One of the most popular myths in the web dev community is around cookies & local storage. It's also a commonly asked interview question. Let's uncover the concept behind these two storage mechanisms!
Cookies are small files that are located on a user’s computer. They are designed to hold a generous amount of data specific to a client and website, and they can be accessed either by the web server or the client computer.
- The reason behind this is to allow the server to deliver a page tailored to a particular user, or the page itself can contain some script that knows of the data in the cookie, and therefore it can carry information from one visit to the website to the next.
- Each cookie is effectively a small lookup table containing pairs of the key, data values.
- Cookies are primarily for reading server-side.
- Introduced before HTML5.
- Has an expiration date.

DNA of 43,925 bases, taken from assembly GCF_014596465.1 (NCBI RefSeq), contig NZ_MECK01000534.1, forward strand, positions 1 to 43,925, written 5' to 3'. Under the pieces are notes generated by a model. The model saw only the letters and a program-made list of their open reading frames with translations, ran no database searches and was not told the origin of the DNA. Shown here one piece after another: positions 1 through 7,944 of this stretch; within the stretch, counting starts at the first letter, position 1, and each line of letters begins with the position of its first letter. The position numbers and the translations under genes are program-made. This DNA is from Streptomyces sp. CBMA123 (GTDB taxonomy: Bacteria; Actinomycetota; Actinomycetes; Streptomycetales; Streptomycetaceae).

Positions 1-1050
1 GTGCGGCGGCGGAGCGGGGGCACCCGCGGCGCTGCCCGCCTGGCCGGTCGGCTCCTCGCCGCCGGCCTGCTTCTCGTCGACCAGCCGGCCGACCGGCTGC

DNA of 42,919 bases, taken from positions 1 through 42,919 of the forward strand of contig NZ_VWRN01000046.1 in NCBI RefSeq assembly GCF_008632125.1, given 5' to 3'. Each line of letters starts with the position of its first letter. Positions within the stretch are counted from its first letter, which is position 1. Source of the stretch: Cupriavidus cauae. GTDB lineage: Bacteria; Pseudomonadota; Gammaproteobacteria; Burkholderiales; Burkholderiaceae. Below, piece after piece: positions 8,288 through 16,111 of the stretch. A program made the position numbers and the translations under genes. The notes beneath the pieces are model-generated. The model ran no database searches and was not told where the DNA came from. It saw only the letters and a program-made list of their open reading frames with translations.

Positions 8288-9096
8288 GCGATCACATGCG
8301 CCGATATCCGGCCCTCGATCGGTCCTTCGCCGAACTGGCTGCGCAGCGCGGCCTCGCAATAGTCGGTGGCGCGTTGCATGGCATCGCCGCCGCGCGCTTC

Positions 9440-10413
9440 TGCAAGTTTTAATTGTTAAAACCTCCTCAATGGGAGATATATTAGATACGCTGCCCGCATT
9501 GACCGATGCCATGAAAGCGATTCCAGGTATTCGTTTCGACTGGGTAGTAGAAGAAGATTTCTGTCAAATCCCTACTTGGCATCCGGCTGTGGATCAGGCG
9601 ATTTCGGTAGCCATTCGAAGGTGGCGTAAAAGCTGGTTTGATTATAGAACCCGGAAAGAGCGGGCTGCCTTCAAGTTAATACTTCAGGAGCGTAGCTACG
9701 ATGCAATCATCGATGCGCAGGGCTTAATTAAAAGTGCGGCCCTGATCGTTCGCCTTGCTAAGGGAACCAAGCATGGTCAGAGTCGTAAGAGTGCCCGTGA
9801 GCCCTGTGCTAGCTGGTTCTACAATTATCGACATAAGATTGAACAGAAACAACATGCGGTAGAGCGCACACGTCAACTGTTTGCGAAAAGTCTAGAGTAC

- Cleared by JS or by Clear Browsing Data of browser or after expiration date.
- Will be sent to the server per each request.
- The capacity is 4KB.
- Only strings can be stored in cookies.
- There are two types of cookies: persistent and session.
- Each domain stores all its cookies in a single string, which can make parsing data difficult.
- Data is unencrypted, which becomes an issue because though small in size, cookies are sent with every HTTP request.
- SQL injection can be performed from a cookie.
- If we have unnecessary cookies, they will be sent with all the requests and responses and hence slow down the application.
- Local Storage is as big as 5MB per domain.
- Local storage can only be read by the client-side.
- Introduced with HTML5.
- Does not has an expiration date.
- Cleared by JS or by Clear Browsing Data of the browser.
- You can select when the data must be sent to the server.
- Data is stored indefinitely and must be a string.
- Only have one type.
- Support by most modern browsers
- Same-origin rules apply to local storage data
localStorage will not be available if you switch from 'HTTP' to 'HTTPS' secured protocol, where the cookie will still be accessible.
- Data once stored is persistent. It is the duty of the application to clean data after use.
- Data stored in localStorage is not secured. Never store sensitive information to localStorage.
Find more information about cookies and local storage on the links below:
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